Just one thing to your remark of raising temperature to 50 degrees; i used the rabbit glue -if you buy it by BOESNER i could be same stuff you use- for preparing inkjet paper, and temperature is critical in that sense that over 40 degree C blistering could be a problem.
What i read about it, was to raise temp. to 60 degree C and when using it, go down to 40 degrees.
after a few weeks of trying, i finally get more or less acceptable results. now it's time for the fine tuning.
i think most of my problems lie in the preparation of the digi negs. i read in the sandy king article that carbon needs a more contrasty neg that gum, so i printed a few small ones with the "strong contrast (rgb)" preset of photoshop.
not the best of ideas, because it has too little shadow density. the areas of the negative that have good density are those that print rather well (f.e. the side of the car in the pic at the bottom), but the thin areas are those that trouble me.
i have the same problem with gum occasionally. even though the contrast range is not big, the dark areas often lack detail. how do i get more guts in the shadows? alternativephotography seems not to have a curve suggestion for carbon? how do you treat your images before printing? curve or straight?
on a related note:
is it possible that photoshop loses shadow detail when inverting an image? scatterbrained as i am, i often forget to invert an image before printing it. this happened again a few days ago. so i printed the same images again, only inverted. and compared there is definitely more detail in the shadows on the positive on film than in the neg on film. for example the stacked wood in the second pic, in the shadow part i can see a little detail (very faintly the pattern of the ends of the logs), while the same area in the negative on film is completely blank.
my guess is that the printer can't print those very faint areas, so they just get lost between photoshop and printer.
my last problem is that there is some kind of fogging, that only seems to happen in the densest areas of the print. it's clearly visible in the two scans (actually it's more visible than in the original). i think it has something to do with the warm water development. i think the excess gelatine comes off the shadow areas first and later off the lighter areas, so those dark areas are exposed to the warm water longer than the light areas. so more pigment floats off and these cloud-like grey areas are produced.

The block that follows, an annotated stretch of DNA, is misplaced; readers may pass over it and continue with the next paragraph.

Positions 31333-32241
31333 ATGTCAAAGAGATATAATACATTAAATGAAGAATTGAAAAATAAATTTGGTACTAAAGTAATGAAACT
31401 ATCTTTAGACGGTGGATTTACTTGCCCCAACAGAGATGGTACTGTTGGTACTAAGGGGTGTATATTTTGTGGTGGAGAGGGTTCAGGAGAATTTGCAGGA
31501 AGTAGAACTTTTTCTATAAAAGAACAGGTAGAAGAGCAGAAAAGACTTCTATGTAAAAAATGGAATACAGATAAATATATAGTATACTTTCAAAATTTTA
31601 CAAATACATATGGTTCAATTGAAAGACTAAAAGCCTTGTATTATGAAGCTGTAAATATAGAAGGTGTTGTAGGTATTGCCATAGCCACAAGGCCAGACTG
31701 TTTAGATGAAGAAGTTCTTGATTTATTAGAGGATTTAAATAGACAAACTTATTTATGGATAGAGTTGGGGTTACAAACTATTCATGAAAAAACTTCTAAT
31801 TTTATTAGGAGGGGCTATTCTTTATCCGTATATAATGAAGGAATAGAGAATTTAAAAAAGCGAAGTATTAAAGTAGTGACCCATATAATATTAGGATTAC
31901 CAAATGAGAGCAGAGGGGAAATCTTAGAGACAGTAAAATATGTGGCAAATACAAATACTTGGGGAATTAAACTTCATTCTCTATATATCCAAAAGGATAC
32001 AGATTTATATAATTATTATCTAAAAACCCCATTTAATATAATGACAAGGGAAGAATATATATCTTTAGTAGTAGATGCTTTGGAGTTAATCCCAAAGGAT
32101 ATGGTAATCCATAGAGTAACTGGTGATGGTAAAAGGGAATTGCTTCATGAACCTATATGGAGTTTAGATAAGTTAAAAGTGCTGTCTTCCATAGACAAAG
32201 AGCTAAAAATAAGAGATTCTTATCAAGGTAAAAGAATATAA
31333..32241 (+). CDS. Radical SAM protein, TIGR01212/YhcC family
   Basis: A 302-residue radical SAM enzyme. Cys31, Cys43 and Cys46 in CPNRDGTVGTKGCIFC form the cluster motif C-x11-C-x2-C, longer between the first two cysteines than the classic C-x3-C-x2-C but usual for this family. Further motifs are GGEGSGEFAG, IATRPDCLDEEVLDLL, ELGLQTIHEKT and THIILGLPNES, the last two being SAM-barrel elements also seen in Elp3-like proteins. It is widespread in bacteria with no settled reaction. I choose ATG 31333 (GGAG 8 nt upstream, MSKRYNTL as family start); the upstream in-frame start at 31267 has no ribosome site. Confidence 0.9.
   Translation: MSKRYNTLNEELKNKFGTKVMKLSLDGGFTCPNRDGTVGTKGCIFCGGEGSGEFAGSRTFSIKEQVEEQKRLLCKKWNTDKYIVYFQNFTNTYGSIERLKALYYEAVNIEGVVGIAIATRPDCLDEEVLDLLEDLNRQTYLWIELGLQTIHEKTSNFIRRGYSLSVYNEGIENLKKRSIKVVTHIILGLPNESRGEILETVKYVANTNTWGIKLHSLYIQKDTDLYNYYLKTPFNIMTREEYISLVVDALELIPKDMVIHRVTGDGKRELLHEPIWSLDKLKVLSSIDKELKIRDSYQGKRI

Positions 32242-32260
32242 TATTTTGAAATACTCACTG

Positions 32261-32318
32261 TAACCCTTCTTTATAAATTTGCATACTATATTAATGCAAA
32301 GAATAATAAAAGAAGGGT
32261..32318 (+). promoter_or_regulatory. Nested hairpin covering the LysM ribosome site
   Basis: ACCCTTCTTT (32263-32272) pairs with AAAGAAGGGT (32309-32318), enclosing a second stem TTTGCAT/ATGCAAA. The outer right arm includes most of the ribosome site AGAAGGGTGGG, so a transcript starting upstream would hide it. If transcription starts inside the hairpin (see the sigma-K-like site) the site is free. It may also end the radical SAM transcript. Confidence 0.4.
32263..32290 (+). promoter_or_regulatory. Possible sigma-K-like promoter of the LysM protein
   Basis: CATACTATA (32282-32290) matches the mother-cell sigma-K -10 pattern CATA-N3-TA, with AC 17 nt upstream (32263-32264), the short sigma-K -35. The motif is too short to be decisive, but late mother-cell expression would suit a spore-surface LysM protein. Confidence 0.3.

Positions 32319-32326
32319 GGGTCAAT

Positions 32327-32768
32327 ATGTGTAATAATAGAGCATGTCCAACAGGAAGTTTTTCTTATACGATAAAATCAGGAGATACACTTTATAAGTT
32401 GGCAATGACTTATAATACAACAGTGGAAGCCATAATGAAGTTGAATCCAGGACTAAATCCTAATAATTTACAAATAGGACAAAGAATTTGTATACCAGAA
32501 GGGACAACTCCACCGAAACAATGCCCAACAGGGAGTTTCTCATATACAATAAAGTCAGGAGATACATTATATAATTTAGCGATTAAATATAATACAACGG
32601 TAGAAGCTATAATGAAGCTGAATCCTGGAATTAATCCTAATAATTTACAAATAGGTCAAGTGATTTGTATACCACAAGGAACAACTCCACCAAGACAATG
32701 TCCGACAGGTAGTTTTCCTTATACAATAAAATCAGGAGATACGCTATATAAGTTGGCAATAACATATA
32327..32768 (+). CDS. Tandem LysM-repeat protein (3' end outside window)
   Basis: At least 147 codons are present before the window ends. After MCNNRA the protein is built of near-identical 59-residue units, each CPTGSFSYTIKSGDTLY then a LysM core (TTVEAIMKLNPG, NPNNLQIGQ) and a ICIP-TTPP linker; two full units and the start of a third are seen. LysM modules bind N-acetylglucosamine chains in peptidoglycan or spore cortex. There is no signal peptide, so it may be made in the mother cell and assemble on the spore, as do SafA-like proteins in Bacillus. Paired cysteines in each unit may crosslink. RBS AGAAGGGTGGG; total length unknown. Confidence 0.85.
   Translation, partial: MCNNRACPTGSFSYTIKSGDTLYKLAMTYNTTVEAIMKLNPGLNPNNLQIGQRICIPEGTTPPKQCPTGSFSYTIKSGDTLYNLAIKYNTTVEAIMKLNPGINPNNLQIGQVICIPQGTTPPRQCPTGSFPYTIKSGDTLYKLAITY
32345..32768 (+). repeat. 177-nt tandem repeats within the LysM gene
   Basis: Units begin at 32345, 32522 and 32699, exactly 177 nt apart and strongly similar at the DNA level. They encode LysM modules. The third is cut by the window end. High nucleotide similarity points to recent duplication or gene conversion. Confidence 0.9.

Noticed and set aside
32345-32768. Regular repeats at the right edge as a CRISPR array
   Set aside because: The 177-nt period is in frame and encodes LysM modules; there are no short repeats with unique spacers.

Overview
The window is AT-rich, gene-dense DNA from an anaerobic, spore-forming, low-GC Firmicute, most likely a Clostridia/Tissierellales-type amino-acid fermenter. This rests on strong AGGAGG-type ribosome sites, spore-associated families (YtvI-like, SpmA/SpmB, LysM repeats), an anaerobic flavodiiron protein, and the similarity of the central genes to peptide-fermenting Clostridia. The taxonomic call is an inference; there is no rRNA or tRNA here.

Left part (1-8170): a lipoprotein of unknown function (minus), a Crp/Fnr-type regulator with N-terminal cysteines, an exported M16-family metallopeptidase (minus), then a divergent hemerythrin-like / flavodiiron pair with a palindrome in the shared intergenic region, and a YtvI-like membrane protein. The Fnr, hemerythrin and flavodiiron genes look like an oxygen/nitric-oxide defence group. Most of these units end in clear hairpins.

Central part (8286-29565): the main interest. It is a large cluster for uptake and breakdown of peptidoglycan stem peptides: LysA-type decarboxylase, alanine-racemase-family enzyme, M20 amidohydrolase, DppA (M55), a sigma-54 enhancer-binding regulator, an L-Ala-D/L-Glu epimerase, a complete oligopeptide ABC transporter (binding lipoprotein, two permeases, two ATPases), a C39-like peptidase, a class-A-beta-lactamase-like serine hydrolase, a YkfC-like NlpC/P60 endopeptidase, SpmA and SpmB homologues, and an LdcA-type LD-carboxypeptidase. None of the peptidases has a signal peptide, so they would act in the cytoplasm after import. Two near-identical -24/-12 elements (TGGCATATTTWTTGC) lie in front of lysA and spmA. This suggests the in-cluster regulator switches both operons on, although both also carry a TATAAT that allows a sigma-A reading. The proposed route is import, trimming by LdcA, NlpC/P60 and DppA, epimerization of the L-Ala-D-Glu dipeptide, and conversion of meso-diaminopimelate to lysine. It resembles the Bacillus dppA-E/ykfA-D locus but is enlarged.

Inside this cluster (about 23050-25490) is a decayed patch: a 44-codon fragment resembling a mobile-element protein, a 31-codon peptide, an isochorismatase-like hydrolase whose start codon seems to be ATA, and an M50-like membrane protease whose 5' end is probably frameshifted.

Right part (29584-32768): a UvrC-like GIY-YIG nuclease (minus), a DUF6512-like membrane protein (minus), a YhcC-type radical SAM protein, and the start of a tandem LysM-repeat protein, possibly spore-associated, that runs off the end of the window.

i already tried raising the temperature of the warm water bath to get a quicker development. i used appr. 50°c (120F) in the second pic (the one with the stacked wood), the grey fog is less, but not completely gone.
and regarding relief:
if i want to have a more relief in the final print (i have pretty much none right now - at least nothing tactile when sliding my finger over the print). the clue to relief seems to be a thicker tissue. but does it also mean, that i'd have to expose longer?
the two prints:
both are on homemade tissue (glop: 20gr rabbit skin glue + 15gr sugar + 3.5gr lamp black (powdered) + 250ml water)
spirit sensitized with: 2x 4ml per 8x10 (20ml acetone + 20ml 2.5% dichromate sol.)
exposure: 1:30min; 2 min soak; 19 min press.
exposure: 1:50; 2min soak; 27min press. the one with the increased temp in the warm water.
(contrast is way off in this one)
both images are still inverted because i'm heading for double transfer.
any ideas for improvement?